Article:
Following in the Moon-steps of the pioneers
12 July 2000The scientific quest to better understand Earth's natural satellite, its composition and its evolution in a wider planetary context was at the centre of the second day of the 4th International Conference on Exploration and Utilisation of the Moon (ICEUM4). "The Moon is a laboratory, just waiting for us to move in!" exclaimed one lunar geologist eager to obtain more data on the formation of impact craters.
Upcoming missions, such as SMART-1 with its higher spectral and spatial resolution imaging, should well serve him and his colleagues in other lunar science fields. ESA's first ever mission to the Moon, was another focal point of the day. It was described in detail by the principal actors of the project and members of its science teams. A recently delivered quarter-scale model greatly helped them with their presentations.
As ensuing questions showed, there was great interest in this original mission, with its innovative technologies present in spacecraft, its science payload and the unconventional flight scenario in which SMART-1 will use its electric propulsion to spiral out from Earth with a series of thrust and coast phases until it is captured by the Moon's gravity.
One listener asked whether SMART-1 was sure of being caught by the Moon. He was reassured by Project Manager Giuseppe Racca who reminded him that the 15/17 month cruise phase would allow flight controllers to get the spacecraft to the right place and at the right time.
The question was perhaps prompted by an earlier presentation, of a historical nature, in which the very first satellite to be launched towards the Moon was evoked. The Russian Lunar 1 had missed its target by some 6000 km.
This overview of past lunar exploration was given by Alexander Basilevsky, one of Russia's lunar pioneers. It delighted the conference participants. His tongue-in-cheek risumi of the political race to the Moon during the cold war years was concise and abounded in anecdotes. It was illustrated with many photographs of the Soviet craft that had made the headlines in the early and late 60s.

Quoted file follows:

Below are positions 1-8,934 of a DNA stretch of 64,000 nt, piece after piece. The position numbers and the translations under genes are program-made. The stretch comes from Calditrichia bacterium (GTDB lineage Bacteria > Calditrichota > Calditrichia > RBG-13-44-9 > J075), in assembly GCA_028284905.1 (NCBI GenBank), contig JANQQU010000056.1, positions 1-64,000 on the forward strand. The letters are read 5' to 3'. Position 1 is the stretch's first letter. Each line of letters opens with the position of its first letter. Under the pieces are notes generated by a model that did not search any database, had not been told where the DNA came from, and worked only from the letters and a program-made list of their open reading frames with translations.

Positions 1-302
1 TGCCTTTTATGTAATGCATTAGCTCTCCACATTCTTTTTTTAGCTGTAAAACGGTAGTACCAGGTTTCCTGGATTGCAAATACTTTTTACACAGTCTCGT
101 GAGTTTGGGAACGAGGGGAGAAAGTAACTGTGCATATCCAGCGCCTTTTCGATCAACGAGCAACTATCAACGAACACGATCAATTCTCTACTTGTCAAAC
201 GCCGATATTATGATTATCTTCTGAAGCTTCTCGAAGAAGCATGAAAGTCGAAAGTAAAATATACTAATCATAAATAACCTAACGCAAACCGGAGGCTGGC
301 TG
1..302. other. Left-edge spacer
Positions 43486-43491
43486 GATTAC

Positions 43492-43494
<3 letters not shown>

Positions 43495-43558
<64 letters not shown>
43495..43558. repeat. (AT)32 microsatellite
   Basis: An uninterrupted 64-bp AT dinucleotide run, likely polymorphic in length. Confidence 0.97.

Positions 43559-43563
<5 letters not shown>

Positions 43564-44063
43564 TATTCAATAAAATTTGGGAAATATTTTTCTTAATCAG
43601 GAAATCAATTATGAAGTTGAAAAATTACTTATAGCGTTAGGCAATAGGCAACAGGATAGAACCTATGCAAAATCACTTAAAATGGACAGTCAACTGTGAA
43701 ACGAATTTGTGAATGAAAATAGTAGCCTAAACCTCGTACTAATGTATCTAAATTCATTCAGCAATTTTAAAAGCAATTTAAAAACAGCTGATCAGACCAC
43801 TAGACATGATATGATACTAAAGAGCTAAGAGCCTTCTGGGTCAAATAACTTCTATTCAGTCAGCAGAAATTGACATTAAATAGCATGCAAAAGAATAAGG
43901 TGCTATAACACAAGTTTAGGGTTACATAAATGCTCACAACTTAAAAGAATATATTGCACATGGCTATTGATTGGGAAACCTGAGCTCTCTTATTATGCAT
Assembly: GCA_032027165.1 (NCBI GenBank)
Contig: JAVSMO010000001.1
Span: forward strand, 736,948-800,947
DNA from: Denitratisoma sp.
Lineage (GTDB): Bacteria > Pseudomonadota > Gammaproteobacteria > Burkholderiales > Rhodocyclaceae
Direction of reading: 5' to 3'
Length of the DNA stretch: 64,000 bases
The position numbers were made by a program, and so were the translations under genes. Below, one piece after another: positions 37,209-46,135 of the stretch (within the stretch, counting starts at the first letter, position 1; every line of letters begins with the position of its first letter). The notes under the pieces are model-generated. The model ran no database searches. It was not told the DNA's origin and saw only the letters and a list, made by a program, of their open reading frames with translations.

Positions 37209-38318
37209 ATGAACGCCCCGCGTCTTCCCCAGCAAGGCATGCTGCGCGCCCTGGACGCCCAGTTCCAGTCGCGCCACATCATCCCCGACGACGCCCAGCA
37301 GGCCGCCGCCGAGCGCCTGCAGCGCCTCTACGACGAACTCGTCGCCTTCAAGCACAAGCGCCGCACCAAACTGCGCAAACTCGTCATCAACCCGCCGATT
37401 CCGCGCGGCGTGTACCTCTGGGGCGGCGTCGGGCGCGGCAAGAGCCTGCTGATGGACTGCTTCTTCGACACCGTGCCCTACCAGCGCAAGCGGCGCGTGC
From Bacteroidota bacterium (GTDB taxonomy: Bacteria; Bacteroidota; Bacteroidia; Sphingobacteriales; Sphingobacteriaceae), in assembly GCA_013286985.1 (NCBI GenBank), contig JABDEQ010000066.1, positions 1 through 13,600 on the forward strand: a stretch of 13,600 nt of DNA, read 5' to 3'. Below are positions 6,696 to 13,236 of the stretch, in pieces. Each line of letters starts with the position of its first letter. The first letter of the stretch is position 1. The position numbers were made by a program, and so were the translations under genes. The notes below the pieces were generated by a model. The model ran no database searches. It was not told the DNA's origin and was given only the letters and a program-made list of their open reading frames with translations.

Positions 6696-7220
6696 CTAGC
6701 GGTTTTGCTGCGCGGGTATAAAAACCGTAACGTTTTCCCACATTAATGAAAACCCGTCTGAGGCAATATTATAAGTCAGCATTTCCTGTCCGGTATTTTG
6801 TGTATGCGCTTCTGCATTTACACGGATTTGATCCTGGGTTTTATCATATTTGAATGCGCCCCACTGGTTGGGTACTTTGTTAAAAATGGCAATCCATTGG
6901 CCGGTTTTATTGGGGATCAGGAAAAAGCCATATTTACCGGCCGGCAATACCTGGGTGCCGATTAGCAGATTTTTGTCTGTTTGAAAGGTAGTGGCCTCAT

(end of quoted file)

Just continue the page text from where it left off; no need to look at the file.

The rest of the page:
As a geologist, Basilevsky had been involved in the selection of eventual sites for a Soviet manned landing. "I used all the information that I could obtain, and I can now admit that we acquired data from American missions in not very legal ways!"
Basilevsky's page of lunar history concluded with some statistics and a philosophical note. When one compares the lunar efforts of the two rival powers of that epoch, the result is practically equal: 29 spacecraft launched to the Moon by the Soviets with 21 successes and on the American side 22 successful missions for 27 attempts.
Alexander Basilevsky then expressed the conviction that the early lunar studies of the 60s and 70s had laid the foundations of comparative planetology. "With these early lunar efforts, mankind also proved that it could leave and travel beyond Earth. This was achieved in the context of a political race but it still concerned human beings."
He concluded with a final anecdote. "At celebrations in Moscow to mark the 30th anniversary of Sputnik" - recalled Basilevsky - "a former advisor to President Eisenhower told me that he personally missed those cold war days. 'To spur on space projects - had said the American - we still need a race; today we sleep too much!'"
The third day of the ICEUM4 conference will continue with presentations of future lunar projects, such as the Japanese Lunar-A and Selene missions, the Lunasat project, and the American private LunaCorp venture. In the afternoon, splinter sessions will concentrate on the many scientific issues of lunar exploration.